John Chavis (AD 1763–1838)

Chavis studied at Princeton for three years then completed his studies at Washington College in 1802. He was the first ordained African American Presbyterian preacher and he held to unlimited atonement.[1]

Chavis fell victim to the 1832 law in North Carolina prohibiting blacks from teaching or preaching, effectively depriving him of his livelihood. Shortly thereafter, Chavis decided to write a sermon on the atonement since the topic was being debated within his own denomination. He sided with the New School Presbyterians, most of whom adhered to unlimited atonement. He intended the sermon to be published but the Orange Presbytery refused to publish it. Finally, it was published in 1837 in Raleigh, NC.

Chavis’ main argument for an unlimited atonement is the command of God to preach the gospel to all people. “The character of the Saviour, the plan of Redemption, reason and common sense forbid such a belief [in a limited atonement].”[2]

Chavis, like all Calvinists who reject limited atonement, saw the serious problem with God’s command to preach the gospel to all people when on a limited atonement scheme, there is no possibility of salvation for the non-elect since there is no atonement for their sins. Coupled with the fact that Scripture  is crystal clear that Christ died for the sins of all people, Chavis felt that “reason and common sense” actually “forbid” belief in limited atonement.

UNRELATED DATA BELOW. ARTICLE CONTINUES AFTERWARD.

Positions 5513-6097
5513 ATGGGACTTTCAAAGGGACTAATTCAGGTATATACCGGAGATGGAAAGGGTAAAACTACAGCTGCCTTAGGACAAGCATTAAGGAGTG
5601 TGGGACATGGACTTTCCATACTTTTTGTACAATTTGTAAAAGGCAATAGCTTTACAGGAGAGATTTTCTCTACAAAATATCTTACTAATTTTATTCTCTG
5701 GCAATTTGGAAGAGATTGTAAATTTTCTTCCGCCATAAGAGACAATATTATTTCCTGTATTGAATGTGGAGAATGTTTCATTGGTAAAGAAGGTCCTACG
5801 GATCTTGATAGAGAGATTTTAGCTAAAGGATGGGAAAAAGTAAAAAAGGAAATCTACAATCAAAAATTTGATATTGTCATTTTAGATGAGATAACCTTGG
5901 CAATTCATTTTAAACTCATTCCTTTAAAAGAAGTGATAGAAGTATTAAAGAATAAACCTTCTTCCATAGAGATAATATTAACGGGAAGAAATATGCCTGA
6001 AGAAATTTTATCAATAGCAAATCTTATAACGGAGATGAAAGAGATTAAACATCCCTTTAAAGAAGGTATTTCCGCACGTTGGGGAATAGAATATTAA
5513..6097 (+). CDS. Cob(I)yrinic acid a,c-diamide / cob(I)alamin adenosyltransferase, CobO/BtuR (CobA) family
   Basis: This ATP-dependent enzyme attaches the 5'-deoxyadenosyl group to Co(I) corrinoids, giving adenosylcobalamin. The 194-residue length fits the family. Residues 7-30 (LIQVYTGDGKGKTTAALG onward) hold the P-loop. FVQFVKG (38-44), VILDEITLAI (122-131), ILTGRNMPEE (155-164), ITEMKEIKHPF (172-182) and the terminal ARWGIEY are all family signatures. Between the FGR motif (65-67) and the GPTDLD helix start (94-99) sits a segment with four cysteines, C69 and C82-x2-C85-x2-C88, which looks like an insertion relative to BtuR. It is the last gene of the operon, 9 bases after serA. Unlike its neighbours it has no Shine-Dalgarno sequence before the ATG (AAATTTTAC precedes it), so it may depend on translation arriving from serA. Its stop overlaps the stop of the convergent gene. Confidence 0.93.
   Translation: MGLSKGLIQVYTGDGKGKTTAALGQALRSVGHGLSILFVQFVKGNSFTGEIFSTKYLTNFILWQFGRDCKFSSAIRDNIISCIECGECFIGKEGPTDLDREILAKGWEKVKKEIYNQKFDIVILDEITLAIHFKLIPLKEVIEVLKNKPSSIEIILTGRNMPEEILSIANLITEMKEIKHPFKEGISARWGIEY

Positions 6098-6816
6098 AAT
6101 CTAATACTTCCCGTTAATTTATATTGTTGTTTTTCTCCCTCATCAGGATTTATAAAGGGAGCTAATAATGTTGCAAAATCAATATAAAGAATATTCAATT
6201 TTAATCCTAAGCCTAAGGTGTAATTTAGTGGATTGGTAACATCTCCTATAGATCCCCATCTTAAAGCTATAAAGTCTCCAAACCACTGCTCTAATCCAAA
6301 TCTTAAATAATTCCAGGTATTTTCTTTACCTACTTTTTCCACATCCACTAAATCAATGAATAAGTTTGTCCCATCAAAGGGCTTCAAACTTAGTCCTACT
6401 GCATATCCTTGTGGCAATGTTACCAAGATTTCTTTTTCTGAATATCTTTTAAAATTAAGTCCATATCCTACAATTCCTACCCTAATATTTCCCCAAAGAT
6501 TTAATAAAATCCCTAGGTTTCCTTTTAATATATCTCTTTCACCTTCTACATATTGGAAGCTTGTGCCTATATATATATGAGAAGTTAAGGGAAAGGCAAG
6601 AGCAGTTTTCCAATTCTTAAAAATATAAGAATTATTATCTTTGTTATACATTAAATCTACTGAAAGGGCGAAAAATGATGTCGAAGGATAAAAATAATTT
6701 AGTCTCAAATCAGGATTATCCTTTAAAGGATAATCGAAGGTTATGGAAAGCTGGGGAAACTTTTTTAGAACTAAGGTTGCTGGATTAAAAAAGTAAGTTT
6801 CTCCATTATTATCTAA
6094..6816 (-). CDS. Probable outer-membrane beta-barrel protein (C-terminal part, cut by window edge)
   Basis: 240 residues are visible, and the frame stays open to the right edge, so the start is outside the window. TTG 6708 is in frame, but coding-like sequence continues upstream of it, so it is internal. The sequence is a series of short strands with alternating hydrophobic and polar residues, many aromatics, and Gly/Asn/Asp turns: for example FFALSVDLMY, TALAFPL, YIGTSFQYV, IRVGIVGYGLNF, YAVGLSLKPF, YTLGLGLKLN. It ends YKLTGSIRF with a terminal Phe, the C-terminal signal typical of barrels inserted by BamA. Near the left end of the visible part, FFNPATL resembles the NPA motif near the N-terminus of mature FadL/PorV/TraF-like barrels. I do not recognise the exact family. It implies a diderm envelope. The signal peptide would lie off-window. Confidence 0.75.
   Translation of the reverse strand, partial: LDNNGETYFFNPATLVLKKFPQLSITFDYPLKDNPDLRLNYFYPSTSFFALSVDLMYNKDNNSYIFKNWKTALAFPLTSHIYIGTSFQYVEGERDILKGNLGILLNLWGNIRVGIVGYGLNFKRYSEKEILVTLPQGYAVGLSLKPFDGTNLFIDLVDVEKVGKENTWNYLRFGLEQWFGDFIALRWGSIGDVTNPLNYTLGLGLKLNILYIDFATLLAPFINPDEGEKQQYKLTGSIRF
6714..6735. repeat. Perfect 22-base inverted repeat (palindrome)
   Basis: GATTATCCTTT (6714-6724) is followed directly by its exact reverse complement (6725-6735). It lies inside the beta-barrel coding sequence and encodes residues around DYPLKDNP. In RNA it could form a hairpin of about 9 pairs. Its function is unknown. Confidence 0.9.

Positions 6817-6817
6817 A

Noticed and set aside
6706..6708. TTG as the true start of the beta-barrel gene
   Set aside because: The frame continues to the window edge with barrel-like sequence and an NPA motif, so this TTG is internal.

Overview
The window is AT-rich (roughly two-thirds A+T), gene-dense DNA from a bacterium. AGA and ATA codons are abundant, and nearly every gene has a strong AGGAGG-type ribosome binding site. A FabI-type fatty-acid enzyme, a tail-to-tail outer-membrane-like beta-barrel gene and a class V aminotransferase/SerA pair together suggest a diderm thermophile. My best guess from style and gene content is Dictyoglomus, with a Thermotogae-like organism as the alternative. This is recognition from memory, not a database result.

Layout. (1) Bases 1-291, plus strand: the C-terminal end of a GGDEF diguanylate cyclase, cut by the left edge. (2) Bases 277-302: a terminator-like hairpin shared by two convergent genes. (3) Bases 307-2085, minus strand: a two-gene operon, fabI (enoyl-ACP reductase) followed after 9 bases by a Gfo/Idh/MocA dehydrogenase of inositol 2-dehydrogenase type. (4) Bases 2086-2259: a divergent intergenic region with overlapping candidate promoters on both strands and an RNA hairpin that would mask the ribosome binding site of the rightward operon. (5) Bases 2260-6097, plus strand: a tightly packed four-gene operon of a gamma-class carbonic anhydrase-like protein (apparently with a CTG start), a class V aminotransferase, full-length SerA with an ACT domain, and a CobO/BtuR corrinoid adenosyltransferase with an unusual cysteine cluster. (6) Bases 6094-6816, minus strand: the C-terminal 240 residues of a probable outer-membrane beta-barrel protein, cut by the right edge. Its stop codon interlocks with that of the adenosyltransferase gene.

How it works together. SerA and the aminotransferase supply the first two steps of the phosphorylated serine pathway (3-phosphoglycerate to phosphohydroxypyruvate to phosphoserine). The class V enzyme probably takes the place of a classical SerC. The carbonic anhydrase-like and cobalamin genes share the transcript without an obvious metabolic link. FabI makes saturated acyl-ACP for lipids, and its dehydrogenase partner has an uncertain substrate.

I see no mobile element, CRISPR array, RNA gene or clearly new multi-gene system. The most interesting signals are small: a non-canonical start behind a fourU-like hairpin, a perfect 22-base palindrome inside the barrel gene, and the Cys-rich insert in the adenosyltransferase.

Notice also his argument that the character of Jesus is seriously problematic for limited atonement. How can the love of Christ, which is said in Scripture to be universal, in any meaningful way be said to exist for the non-elect for whom no atonement has been made?

The love of Christ for a lost world, coupled with his death on the cross for the sins of all people, demonstrate that to God, all lives matter.


[1] See H. C. Othow, John Chavis, African American Patriot, Preacher, Teacher and Mentor (1763–1838) (Jefferson, NC: McFarland and Company, 2001).

[2] M. Simmons and F. Thomas, eds. Preaching with Sacred Fire: an Anthology of African American Sermons, 1750 to the Present (New York: W. W. Norton and Co., 2010), 35. The entire sermon can be found on pp. 32–44, and also in Othow, John Chavis, 13–32.